Facebook Development (in Erlang)
As promised, here’s the post about the development process of the BeerRiot Facebook app.
Aside: Wow, rereading that last post about the Walled Gardens, I can’t believe I posted it. Totally fluffy lameness. Forgive me – this post will not be as bad.
I could very easily make this another post like others out there right now. Many people are upset about how unfinished the Facebook API is. Documentation is lacking (and only available online), specifications are weak, and test environments could be more feature-rich.
But, except for that little digression above, I promise, this is not one of those posts.
Instead, I’d really like to remark about how great it is developing this app in Erlang and Erlyweb!
There are nearly a dozen different Facebook API implementations – every object-oriented web language you can name. Facebook’s own official one is PHP5. I could have used the PHP version – Yaws comes complete with the ability to run PHP scripts. But, since the rest of BeerRiot is already in Erlyweb…
I rewrote the Facebook client in Erlang. And truthfully, it really wasn’t that bad at all. Erlang comes with very simple HTTP-communciation and XML-munging code. Hell, there’s even a simple way to compute an md5 sum. Once I figured out how to actually put together a proper POST and walk a rather verbose XML tree, the rest was just mimicking as closely as possible the official PHP scripts.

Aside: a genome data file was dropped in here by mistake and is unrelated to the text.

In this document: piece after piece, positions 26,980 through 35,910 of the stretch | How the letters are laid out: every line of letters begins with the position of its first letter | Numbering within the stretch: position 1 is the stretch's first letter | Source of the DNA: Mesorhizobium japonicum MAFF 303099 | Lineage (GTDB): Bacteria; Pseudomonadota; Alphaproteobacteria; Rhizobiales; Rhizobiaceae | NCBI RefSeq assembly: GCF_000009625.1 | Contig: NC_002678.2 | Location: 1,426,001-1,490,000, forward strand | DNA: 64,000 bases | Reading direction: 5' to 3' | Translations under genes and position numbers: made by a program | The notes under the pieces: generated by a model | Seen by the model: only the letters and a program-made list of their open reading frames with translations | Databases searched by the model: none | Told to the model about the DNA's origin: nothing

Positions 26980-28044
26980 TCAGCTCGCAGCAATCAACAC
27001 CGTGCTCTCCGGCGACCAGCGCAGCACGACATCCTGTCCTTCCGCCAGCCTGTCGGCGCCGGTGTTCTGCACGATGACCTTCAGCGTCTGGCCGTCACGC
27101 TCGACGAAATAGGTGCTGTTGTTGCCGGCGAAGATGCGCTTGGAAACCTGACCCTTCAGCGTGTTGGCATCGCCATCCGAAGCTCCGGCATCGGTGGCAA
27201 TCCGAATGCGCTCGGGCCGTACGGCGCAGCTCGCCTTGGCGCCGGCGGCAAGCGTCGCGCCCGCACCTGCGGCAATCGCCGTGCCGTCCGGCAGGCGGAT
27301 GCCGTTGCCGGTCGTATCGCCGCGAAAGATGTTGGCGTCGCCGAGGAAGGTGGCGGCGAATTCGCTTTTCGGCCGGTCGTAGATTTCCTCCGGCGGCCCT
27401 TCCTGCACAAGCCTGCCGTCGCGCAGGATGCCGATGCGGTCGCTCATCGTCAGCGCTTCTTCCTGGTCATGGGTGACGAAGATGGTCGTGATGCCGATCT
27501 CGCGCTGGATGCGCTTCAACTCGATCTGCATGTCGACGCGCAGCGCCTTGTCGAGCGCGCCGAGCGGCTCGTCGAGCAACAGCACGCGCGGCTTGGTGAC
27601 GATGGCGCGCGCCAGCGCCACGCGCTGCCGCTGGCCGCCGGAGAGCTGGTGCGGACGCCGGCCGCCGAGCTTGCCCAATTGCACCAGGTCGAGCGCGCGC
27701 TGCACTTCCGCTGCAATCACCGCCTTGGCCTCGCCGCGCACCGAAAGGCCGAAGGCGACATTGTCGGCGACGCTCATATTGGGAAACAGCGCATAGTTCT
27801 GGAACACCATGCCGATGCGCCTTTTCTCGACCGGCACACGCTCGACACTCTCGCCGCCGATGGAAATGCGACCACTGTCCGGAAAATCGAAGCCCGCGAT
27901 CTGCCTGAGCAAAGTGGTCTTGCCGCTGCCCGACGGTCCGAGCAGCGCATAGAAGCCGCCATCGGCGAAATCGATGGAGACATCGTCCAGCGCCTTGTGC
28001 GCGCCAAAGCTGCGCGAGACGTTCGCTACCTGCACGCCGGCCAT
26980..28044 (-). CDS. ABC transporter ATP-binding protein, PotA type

All this is not to say the process wasn’t without difficulties. Yaws’ standard url_encode proceedure doesn’t like nested io_lists very much, so I’m doing some ugly string/binary flattening. And, Facebook’s errors are nearly meaningless … but this isn’t about Facebook complaints.
There are yet more benefits. Rather than dealing with cron firing up processes periodically, I have fully-supervised Erlang gen_servers up to date constantly with what data needs to be pushed out to Facebook. I can log into the running server and examine the current active sessions, monitor profile data pushes, etc.
Extending my existing Erlyweb application to handle new Facebook requests from the canvas page was even pretty simple (once I finally – I think – understood the Facebook session rules). Another controller, another view – bam!
One of my few real pains was source control. I may need to finally bite the bullet and leave CVS. I’m hearing good things about SVN. But that’s another topic.
So, chalk up one more win for Erlang/Erlyweb. Fantastic existing libraries. Quick development environment. Crazy server flexibility. I’m staying as long as I can.